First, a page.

After Gluck, Mozart
Wolfgang Amadeus Mozart (1756-1791) brought opera to a new maturity. Born of German parents in Salzburg, Austria at a time when Austria was part of the Holy Roman Empire, we consider Mozart to be German. Working in Salzburg and Vienna, he started his work in the opera with Die Entfuhrung aus dem Serail (The Abduction from the Seraglio, 1782); but it has been said that he created an almost perfect opera when he took a French play by Pierre-Augustin de Beaumarchais, Le Mariage de Figaro, and set it to music. The opera (Le nozze di Figaro/The Marriage of Figaro) was first performed in 1786. (For interested readers, Beaumarchais (1732-1799) was a watchmaker, inventor, playwright, musician, diplomat, spy, publisher, horticuluturist, arms dealer, satirist, financier and revolutionary, supporting both the American and French revolutions.)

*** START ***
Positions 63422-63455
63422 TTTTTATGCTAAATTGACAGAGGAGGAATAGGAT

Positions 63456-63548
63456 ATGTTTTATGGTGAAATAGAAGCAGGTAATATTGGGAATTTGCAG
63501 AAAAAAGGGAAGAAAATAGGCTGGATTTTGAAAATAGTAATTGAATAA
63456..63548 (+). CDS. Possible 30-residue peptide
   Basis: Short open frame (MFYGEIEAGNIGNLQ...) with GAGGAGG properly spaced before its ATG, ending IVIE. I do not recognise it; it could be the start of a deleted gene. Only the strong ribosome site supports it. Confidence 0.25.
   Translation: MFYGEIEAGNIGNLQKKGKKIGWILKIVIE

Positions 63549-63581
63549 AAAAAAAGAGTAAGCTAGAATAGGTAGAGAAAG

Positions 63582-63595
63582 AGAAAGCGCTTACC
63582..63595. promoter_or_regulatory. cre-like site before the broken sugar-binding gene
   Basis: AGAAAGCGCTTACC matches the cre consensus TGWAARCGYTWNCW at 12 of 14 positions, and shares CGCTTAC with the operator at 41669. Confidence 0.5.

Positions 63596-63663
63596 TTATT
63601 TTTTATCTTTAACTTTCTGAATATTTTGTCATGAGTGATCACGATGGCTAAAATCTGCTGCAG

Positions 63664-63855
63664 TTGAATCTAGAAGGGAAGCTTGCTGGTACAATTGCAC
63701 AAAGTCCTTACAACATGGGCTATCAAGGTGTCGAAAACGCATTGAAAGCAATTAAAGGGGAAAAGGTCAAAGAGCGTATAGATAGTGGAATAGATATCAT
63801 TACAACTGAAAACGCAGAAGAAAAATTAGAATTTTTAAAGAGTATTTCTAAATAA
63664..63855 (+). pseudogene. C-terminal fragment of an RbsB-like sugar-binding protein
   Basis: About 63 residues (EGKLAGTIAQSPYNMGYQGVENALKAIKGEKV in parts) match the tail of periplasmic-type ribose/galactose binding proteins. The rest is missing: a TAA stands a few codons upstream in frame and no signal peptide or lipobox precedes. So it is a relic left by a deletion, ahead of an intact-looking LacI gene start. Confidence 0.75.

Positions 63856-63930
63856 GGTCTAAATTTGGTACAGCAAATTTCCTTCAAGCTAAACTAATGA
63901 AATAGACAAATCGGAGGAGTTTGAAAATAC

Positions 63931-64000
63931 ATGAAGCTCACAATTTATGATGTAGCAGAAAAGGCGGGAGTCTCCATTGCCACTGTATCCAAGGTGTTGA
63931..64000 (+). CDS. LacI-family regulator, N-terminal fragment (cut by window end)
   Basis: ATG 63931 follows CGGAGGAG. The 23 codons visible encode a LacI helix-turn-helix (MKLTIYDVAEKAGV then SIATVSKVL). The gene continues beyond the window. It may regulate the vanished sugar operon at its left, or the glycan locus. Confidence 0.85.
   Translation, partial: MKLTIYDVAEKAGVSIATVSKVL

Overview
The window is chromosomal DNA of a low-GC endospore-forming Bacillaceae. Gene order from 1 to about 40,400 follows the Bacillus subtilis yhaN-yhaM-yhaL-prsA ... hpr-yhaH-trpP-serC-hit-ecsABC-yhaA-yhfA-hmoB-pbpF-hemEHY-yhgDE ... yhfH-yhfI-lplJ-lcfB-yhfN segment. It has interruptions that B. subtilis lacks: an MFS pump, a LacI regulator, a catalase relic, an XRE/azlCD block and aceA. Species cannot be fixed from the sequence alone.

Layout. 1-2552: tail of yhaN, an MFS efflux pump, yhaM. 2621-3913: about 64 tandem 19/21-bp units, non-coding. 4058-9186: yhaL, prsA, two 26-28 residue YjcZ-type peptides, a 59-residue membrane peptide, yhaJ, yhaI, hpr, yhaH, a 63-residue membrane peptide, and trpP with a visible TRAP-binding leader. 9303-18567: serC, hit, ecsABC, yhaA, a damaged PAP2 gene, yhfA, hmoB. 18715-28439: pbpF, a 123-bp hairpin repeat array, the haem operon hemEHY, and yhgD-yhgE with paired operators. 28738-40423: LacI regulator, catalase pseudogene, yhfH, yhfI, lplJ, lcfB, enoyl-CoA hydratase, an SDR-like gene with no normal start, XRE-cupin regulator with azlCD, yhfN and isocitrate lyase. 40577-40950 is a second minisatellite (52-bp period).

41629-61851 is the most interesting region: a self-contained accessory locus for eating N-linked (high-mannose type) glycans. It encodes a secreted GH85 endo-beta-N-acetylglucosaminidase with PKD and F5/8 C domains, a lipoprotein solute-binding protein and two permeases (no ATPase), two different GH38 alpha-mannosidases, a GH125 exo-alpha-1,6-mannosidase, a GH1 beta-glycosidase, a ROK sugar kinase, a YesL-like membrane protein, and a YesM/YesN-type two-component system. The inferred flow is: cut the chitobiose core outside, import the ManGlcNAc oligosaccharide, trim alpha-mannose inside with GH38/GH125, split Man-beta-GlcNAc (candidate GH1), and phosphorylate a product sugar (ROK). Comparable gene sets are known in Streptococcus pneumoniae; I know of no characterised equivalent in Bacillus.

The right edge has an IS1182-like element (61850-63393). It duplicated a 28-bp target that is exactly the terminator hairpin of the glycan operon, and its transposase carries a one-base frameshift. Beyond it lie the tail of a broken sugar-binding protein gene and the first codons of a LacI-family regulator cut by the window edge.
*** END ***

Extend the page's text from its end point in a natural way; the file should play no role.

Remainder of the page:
Thankfully, we have any number of baritones who enjoy singing the aria “Non piu andrai” from Le Nozze di Figaro, a thoroughly enjoyable piece of music. Moreover, thanks to YouTube, we have a video clip of Bryn Terfel singing the piece, with english subtitles for those of us not fluent in Italian.
For those who have never heard a pure instrumental version of this piece of Mozart’s music, we have an audio clip that gives you that opportunity. It is very different and highlights the reason that vocal music has overtaken symphonic music in popularity. Both the instrumental and vocal versions have their charms; what is important to us is to compare the two versions; this will permit you to understand and appreciate the vast difference between the two art forms.